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jcTthcart was losing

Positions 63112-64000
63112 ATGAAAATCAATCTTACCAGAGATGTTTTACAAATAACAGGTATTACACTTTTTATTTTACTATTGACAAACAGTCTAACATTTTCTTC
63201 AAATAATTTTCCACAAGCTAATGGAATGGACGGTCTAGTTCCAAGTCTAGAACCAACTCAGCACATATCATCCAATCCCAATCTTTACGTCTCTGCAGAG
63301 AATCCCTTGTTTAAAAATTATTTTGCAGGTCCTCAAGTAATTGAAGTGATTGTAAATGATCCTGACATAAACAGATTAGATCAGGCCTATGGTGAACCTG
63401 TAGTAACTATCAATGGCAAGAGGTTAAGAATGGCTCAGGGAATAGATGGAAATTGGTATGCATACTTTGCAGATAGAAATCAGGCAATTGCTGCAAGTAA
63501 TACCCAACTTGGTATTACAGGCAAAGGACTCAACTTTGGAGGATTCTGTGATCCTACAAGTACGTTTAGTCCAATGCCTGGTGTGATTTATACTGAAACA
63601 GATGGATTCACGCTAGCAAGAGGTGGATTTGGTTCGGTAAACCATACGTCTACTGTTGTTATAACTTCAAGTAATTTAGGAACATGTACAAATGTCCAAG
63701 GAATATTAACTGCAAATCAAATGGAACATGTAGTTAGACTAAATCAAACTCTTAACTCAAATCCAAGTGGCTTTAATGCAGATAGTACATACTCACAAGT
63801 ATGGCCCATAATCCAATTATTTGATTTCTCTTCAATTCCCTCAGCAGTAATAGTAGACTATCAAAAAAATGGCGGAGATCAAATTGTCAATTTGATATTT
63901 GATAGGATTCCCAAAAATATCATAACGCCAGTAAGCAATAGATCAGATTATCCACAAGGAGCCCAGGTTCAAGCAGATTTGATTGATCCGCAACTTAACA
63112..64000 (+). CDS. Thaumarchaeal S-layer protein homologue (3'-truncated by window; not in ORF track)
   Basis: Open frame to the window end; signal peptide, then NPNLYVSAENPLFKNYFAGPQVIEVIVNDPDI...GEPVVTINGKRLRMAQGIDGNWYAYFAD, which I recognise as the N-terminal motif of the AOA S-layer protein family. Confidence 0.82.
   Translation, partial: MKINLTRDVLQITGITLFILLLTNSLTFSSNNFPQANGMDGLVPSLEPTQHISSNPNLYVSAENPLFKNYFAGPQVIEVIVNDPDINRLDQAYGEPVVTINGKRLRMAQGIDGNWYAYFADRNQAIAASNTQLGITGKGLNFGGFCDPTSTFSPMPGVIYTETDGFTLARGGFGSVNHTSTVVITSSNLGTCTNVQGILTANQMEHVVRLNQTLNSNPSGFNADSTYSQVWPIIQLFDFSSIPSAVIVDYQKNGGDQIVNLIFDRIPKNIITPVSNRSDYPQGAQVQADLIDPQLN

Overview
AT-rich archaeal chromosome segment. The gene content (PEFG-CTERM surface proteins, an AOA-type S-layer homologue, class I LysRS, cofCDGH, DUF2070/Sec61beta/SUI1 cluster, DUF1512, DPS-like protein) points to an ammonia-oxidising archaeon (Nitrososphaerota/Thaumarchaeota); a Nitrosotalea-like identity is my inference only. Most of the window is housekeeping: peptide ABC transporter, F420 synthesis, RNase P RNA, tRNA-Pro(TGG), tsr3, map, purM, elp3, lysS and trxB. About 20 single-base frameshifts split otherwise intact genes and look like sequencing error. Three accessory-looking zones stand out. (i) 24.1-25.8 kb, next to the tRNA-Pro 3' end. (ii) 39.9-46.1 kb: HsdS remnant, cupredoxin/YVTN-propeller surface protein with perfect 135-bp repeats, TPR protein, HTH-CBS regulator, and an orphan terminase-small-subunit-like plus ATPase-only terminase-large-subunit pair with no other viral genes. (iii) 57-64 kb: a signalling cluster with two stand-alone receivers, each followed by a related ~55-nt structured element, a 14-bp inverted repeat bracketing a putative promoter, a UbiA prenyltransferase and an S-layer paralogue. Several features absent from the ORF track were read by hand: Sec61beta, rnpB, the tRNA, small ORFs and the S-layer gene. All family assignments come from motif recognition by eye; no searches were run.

HIS STRENGTH QUICKLY much about so hearing thought but 1 had no took it myself, is the of C G Kithcart, "After it must be good idea it was Mitf pedicle until I tfîTstl Settle, Wash. 1411 months ago my «petite quit broke down and I aching feeling in my •Six digestion a constant of lad my nerves that got on. awful. Some days I nev thing and my foBiethiug „ want*! strength ; But here I am after taking only J bottles of Tonlac eating and di to cat a getting away from me was h» - LOCATIONS are filed by miners MANY unusual manlier of mining lo at the An were filed notices auditor's office last Friday, twenty-six locations were giv to County Auditor, Henry Twenty-three of the loca >nt from Dixie, by How cf.tion county r. n for filing en Teicher. dons were se and three from New ird Powelson AUCTION \ A Having rented my place I will sell the following personal my ranch, 1 mile east of Grangeville on property at Thursday, Sept 11 Commencing at 10 a. m. One Deering Binder One Double Disc Harrow, 8ft. One Single Disc Harrow, 8ft. Two 8ft. double-disc Drills 14in. P. & 0. Plow 11 Head of Horses One team Gray Mares, Wt. 3100 One team, Weight about 2700 One Bay Mare, Wt. 1350 One Iron Gray Horse, Wt. 1350 One Bay Horse, Wt. 1300 One Bay 4 yr-old, Wt. 1450 One Other Work Horse Two 2-yr-old Colts One 3-bottom, One 2-bottom, 14in. John Deere Plow One 16in. Walking Plow One 14in. .Breaking' Plow One Garden Plow One Deering Mower, 6ft. One Deering Rake, 12ft. Two 31/2 in. Wagons Two 3 in. Wagons One Hack One 5-Section Harrow One 3-Sect'on Harrow One Spring Tooth Harrow One Seed Grain Grader Four Racks for Wagons One Fanning Mill One 21/2 h. p. Gas Engine One Soil Packer Machinery One complete Threshing Outfit, 36-60 Russell Separator, 22 hp Buffalo Pitts engine, Tanks, Cookhouse, Tools, etc. All Complete, Good Condition. Small Tools of Many Kinds FIVE SETS OF GOOD WORK HARNESS 15 TONS OF GOOD HAY Two Combines, one almost new. Free Lunch at Noon under ca.h sums over that amount one year, time will be given TERMS OF SALE:—All sum. of $20.00 or approved bankable note bearing ten per cent inl.re.f No property to bo removed until aettled for. on Geo. W. Wilkin, Owner A. N. DYER, Clerk A. V. BALL, Auctioneer gesing everyhing and feeling fine. However, as strong and well as I feel I am going to keep on taking Tanlac until I have used at least six bottles to make sure its work is well done. What it takes to make a person feel right Tanlac cerainly i I has it." Tanlac is for sale by all good druggists. Accept no substitute. Over 40 million bottle sold. ' Tanlac Vegetable Pills for constipation Made and recommended by the man ' ufacturers of TANLAC I ber of owners of claims in the moun tains have turned thier grounds over to corporations or large companies to operate. Lack of finances to proceed with work is said to responsible for this move. some. From reports shown, a large num* be Prospectors are more numerous in the hills than for many years prev ious. * lowin 8 into the coffers of merchants and manufacturers, but all see bet ter times ahead. The Treasury De partment reports that the upward rise in prices of farm produce has saved hundreds of banks throughout agricultural regions from bankruptcy, and the time when the farmer will Optimism reigns throughout the business world. Money is not yet ag,ln be able t0 b,, J' tbe things that factories produce does not now seem so far distant. The Grain Marketing Company ' struck its first snag. For the bene- j fit of those who have not been fol lowing its course closely, it might lie well to sketch the words, plan in a few The Grain Marketing Company of Chicago is formed through the con- ! solidation of five big terminal eleva- ! tor companies. The plan has been sponsored by the Farm Bureau Fell eration with a view in mind of créa- i tim; one linge national grain market ing organization. At present, control in the company is vested in the five companies which own the terminal elevators involved in the deal. It is planned to float perferred stock among farmers, with whom control will eventually be vested. In the mean time stock is to lie sold to private individuals, and the management of the elevators will remain as at present. The details of the plan are quite intricate, and subject to much con troversy. So when the whole proposi tion came up before the National Farmers drain Dealers' association— in which 5,000 cooperative local ele vators hold memliership—it was de nied endorsement. Control should lie vested in the various small elevators which are to lie integral parts of the whole system a d not with individual farmers, the association decided. So it is not going to lie smooth sailing to put the venture through to a successful conclusion. It is highly probable that this plan will fail, but in failing it will leave be hind something that will open tbe way to a great national grain mar keting organizatio» for the future. Economically the plan seems to be sound. Co-operative marketing such a scale must be through inono on poly. It private grain marketing companies exist alongside ^etvoifira tive marketing agencies, the farmers will never lie much (tetter off. One great system is needed. Some day that one system will come into being, and then the farmer will not be at- the mercy of the speculator, and gambler on the board of trade. He will control the market supply of his own product and in a measure will he able to determine the price he is to get for it. I Speaking of farm relief, it might lie well to recall the fute of the Me Nary-Haugan bill which was design ed to bring relief to farmers every I where. It died in committee, and there is little probability that it will its opponents, I.ittle was said about the actual merit of the proposal—the question. "Will it work?" was not often asked. It was ever lie revived. "Subsidy" shouted and it no longer had a chance. merely branded, with one word, and I that word sent it to death. The It didn't get, a fair chance. plan in brief was this: The govern ment was to form a Grain Market ing Corporation, the function of which would lie to buy up surplus grain to pijevent a glutting of the markets, and to export that grain to foreign countries. Yes, it might have meant empty-. ing the public treasury of a few mil lion dollars every year, but those facts should also lie considered. Labor has formed its unions for tly» purpose of guaranteeing to it self a living wage. Its welfare is no longer depended upon tbe law of supply and demand. The manufact urer shuts down bis factory when there is danger of a surplus so that tlie prices of his product will not go below production costs. But the farmer has no such pro tection. A surplus means financial loss to him for be cannot control his production. It seems that any pro posal to guarantee a living wage to tlie food producers of the country might well Ik* discussed on its merits —not sent to oblivion witli the epi taph "subsidy" set up over its grave. Carter Carter. , out southern Idaho, bank failures in the middle COMING BACK With continued depression through Montana, droughts in west, the foot and month disease in California, 'lumber prices poor in the logging towns along the coast, Camas prairie shows real signs of being the brisk business outstanding point of for the fall and winter Fanners who at one time were mortgaged to the eyebrows and bur dened with debts on Camas prairie . . . tl ... are now on their feet headed toward better road, with daylight aheud. H Stabilization of prices for the eolnino-1 dities that the farmer sells is some what responsible for this return to prosperity. The return from tlie crash of 1920 has been slow, like the progress of a huge tortoise, hut as steady as the More products pro years that roll, duced to the acre on the farm lands of the prairie, are other reasons for the betterment the farmers of Camas prairie has given himself. But the real reason is obvious in the fact that Cantas prairie has had no crop failure in it's entire history The real blow came of dry farming, to the wheat farmer in the fall of 1920, when, with a bumper crop in the sheaf, placed there at a high cost, grain quoted at $2.25 per bushel; and things looked the brightest for the a steady rain com wheat farmer, menced falling on the grain standing in wait for the threshers. It rained, rained, and rained some thus spoiling the wonderful more, and ruining the highest hopes The result : despair who had crop of the farmer, and ruin to the farmer, staked his all which with the price he would have one crop', on that received, there would have been no depression on Camas prairie! Naturally the return Any uphill road is travel. The top has been reached and the hard four years the farmer of the was slow, a slow path to prairie has had to traverse is but a Certainly prosperity has We always had it before. memory, returned ! We can't get along without it! NOTICE Unless other arrangements have been made, persons indebted to J. C. Safley for advertising and printing, should pay the accounts to Atty. M. R. Hattabaugh, Grangeville, Idaho. J. C. SAFLEY. A28-S4X HERE LAST WEEK Norman It Adkison, secretary to Governor Charles C. Moore, and Oren A. Fitzgerald, Sunday editor of the Pocatello Tribune, lioth old time resi dents of Orangeville, arrived in the city Friday noon after an automobile trip over the North and South high way. Mr. Adkison continued to Clarkston, Washington, the same af ternoon to join Mrs. Adkison while Fitzgerald remained in the city until Monday morning when he left for Moscow to assume charge of publtci ty In the statewide campaign for a suitable memorial to honor the sol dier and sailor dead of Idaho. This campaign is being sponsored by the American Legion of Idaho and the memorial is to lie in shape of a com bined armory and gymnasium to be ou tbe campus of the Uni versity of Idaho. complimentary in their North and Both were words in behalf of the South highway. Tliey felt that while everyone should hope and work for expediency in the completion of eon struetion it should not bo overlooked ( 1 highway department that the state has done remarkably well in new con struction and in cnee considering source of revenue upon which the de partment operates. general maintain* the very limited In Washington there is spent ap proximately $400 iK>r mile for main* talnence. In Oregon the iwr mile appropriation is slightly less while in j Idaho there is available in the neigh borhood of $125 per mile. The two/ other Northwestern states are able to meet tills expenditure by direct leg islative appropriation while in Idaho i it comes out of the two-eent gasoline ! tax and part of the funds from state i licenses. I "With tlie exception of a few bad stretches, the road is in good shape said last two j ail the way from Pocatello," I Fitzgerald. j years the North and South highway ! has come into considerable promin I ence and the tourist bureau at the southern Idaho city is finding a 1 steady demand for information on the "Within the ■ picturesque Salmon route down the river. It is encouraging to note this and Mr. Adkison and myself were s „ r j, r j s ,,,i n t the numlier of eastern tourists camped along the river." "I have heard Governor Moore say I ! that the excursion of the Idaho I State editorial association to Grange v jjj e j„ j u | v did more to further the interests of the North and South highway and ihe agricultural and mining possibilities tributary to fJran|ÇevUU . thaa auy oth( . r sln glc I (iijxitr," the governor's secretary said. thoroughly enjoyed his brief stay in Orangeville and is firm in his efforts to secure imme diate completion that his trips frequent." "The governor of the highway so north can lie more KAMIAH FAIR ALL SET FOR BIG TIME Plans for the Fourteenth Annual Kamlah Fair to he held on Septem ber 25, 26 and 27 are well nearing management 1 is The completion, confident that they have arranged of high clnss entertnin a program ment that will he well worth com ing a long ways to see. with is arranged The program that will please every variation taste, the race program promises to he even better than last year when over the Nez liorses well known Camas prairie and tbe perce' and Clearwater sections were entered. Bill Hooke will be there with his Salmon River cowboys and bad hoi« to furnish part of the Hodeo. Prev ious experience has taught the enter tainment committee es what part of and the uiule this the people like sirahle part of the Wild West show will be eliminated. this year will be before the of high A new feature daily vaudeville acts grandstand class entertainers. There will b" plenty of fun for the by a company kids. The Sports committee are working novelty and auto races and var ious stunts that will make the time up go quickly. Professor W. G. Allen will be on tlie job again with his "Pep" band and when we say pep wih Mr. Al He doesn't believe len we mean it. in a dull moment at a fair ground and he is supported by the peppiest, jazziest bunch !of music <Mspensdrs that ever stepped in a hand stand. To read about some criminal cases would think they were trying to prisoner needed operation at once, a rest cure, or of climate. An electric might be beneficial in one decide whether the an a change treatment some cases.